Data from client computer system 104 is accessed by ASIC 300 over a system management bus (SM) 238. System management bus 238 is a two-wire, low-speed serial bus used to interconnect management and monitoring devices. With the trickle power supplied by signal AUX 5 from power supply 240, ASIC 300 is preferably powered full time. Micro-controller 302 (shown in FIG. 3) included within ASIC 300 is coupled to bridge controller 212 via the System Management (SM) bus 238 through SM bus interface 316. This provides a path to allow software running on client 104 to access ASIC and EEPROM 320. Micro-controller 302 also includes a PCI interface 340 for coupling micro-controller 302 to PCI bus 208. In this manner, micro-controller 302 is able to generate PCI bus transactions, or PCI bus cycles.

FIG. 3 illustrates a pictorial representation of special purpose processing unit 300 which is included within a network adapter 230 included within a client computer system 104 in accordance with the method and system of the present invention. Special purpose processing unit is preferably implemented utilizing an ASIC 300 which includes a micro-controller 302 which includes several state machines to handle the following tasks: packet reception, SM bus interface, and EEPROM updates. Micro-controller 302 sends commands to FIFO control 308 to control data flow from TX FIFO 306, RX FIFO 310, and RX Buffer 318. Micro-controller 302 also responds to SM bus requests from software running on client 104 to access register status 304 or access EEPROM 320. Signals are received from the MII bus 252 by interface unit 312 and passed to RX FIFO 310.

Micro-controller 302 accesses EEPROM 320 through EEPROM interface 314 to obtain values to create network packets such as source and destination MAC addresses, IP protocol information, authentication headers, and Universal Data Packet headers. Further, EEPROM 320 retains the Universal Unique Identifier (UUID).

FIG. 4A illustrates a pictorial representation of a network packet 400, including a network header 402 and a data packet 404, which may be transmitted by a server computer system over the network in accordance with the method and system of the present invention. Each network packet 400 includes a network header 402 and a data packet 404.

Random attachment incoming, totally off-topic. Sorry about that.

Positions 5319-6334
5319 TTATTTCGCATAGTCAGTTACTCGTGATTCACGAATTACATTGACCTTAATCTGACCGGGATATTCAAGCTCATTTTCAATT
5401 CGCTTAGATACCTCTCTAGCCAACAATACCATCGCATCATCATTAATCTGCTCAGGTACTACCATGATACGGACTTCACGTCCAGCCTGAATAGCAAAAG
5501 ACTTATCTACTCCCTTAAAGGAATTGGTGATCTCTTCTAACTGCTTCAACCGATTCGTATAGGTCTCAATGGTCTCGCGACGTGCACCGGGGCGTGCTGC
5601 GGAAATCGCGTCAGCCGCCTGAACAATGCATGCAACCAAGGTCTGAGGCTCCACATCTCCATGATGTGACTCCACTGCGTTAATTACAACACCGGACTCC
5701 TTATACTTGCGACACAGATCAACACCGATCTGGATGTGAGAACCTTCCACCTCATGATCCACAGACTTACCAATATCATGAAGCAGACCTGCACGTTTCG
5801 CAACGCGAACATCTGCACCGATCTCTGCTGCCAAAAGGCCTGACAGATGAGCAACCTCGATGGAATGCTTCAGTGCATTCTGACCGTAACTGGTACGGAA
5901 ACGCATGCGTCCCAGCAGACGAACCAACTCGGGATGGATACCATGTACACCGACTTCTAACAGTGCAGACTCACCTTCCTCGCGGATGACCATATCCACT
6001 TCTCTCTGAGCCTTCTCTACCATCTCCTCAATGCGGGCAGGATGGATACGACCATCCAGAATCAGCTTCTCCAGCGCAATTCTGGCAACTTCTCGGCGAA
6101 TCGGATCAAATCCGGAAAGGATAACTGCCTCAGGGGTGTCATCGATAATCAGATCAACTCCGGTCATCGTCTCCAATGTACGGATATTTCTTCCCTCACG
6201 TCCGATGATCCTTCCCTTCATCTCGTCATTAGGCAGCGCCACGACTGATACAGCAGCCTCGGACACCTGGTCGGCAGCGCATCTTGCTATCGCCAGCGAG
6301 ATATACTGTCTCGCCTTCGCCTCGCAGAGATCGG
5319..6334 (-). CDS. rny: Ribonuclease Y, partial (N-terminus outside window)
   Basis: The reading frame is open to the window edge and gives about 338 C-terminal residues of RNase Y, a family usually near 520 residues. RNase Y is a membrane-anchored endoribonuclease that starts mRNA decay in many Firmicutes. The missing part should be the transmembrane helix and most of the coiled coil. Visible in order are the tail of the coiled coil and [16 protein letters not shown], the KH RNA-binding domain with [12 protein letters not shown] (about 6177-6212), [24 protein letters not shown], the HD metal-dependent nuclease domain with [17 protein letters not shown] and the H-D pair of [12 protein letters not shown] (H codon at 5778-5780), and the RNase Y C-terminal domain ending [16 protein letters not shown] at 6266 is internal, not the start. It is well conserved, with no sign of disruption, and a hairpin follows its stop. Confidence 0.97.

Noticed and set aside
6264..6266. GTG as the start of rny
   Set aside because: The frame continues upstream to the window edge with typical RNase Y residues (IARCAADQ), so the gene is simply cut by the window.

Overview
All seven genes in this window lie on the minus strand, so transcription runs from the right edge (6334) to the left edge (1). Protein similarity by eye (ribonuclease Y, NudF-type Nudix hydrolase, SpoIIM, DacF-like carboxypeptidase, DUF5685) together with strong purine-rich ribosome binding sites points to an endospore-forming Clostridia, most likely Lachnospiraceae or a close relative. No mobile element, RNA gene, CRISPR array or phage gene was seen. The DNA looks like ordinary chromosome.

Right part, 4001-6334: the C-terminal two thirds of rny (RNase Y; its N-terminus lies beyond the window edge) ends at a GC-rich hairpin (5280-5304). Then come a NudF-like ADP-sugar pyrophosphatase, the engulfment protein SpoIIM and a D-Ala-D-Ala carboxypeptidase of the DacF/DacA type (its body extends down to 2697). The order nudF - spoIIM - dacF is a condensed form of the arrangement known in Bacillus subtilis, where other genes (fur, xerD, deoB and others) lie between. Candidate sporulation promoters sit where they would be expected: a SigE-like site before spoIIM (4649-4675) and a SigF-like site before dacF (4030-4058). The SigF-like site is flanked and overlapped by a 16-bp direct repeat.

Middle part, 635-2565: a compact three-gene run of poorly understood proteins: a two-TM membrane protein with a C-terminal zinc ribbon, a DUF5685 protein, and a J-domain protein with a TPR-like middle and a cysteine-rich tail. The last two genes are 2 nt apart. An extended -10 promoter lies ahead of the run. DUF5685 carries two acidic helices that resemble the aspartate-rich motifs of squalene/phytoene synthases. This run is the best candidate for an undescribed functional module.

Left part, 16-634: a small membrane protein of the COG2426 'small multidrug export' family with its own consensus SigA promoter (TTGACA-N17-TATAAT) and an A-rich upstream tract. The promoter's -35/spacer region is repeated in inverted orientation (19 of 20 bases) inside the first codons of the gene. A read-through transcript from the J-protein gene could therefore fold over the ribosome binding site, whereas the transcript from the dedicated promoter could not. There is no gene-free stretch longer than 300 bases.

Network header 402 includes a MAC header 406, IP header 408, authentication header 410, and UDP header 412 which are all known in the art to provide addresses, identifiers, and other information for assuring correct transfer of the packet. Data packet 404 includes the information content to be transferred.

Data packet 404 includes a magic packet 414 and command extensions 416. The content of Magic packet 414 is six bytes of “FF” followed by 12 copies of client MAC addresses. Magic packet 414 is a specialized type of packet. Magic packet 414 is a management packet which does not include standard network data. When magic packet 414 is detected utilizing the six bytes of “FF”, MAC 232 will ignore magic packet 414.

Data packet 404 also may include command extensions 416. Command extensions includes one of a plurality of commands which access one of the timers or counters, or a command which modifies one of the network parameters. For example, a server could transmit a message to a client to reset, start, stop, clear, or query one of the timers or counters included within the client. The message could read or write a value to one of the counters within the client. A new buffer size, latency value, or other parameter may be provided in the commands.

When a network packet 400 is received by client 104, it is received by physical layer 234 and placed on the MII bus 252. When network packet 400 includes magic packet 414, MAC 232 detects that it includes magic packet 414, and then MAC 232 ignores any command extensions 416.

ASIC 300 also receives network packet 400 utilizing the MII interface 312. Data packet 404 is transferred to RX FIFO 310 and then to RX buffer 318. Micro-controller 302 then inspects data packet 404 and determines whether data packet 404 includes command extensions 416. If command extensions 416 are included, the appropriate function is executed in accordance with the description which follows.

FIG. 4B illustrates a pictorial representation of a network packet, including a network header and a data packet, which may be transmitted by a client computer system over the network in accordance with the method and system of the present invention. Each network packet 400 includes a network header 402, as described above, and a data packet 405.

Data packet 405 includes a device identifier packet 418 and command extensions 420. Packet 418 includes an identifier which identifies the particular client which created and transmitted this packet. Data packet 405 also includes command extensions 420. Command extensions includes one of a plurality of commands client may transmit to provide network statistical information about the performance of this client's network hardware. For example, the command may include an identification of a particular counter or timer, as well as the current value of the counter or timer. The current value of a counter represents the number of network events counted by a particular counter. For example, a counter may be set to count the number of lost packets. The current value of a timer represents the elapsed time for a particular network event.

One skilled in the art will recognize that other packet formats exist which may be utilized to perform the same functions depicted in FIGS. 4A and 4B.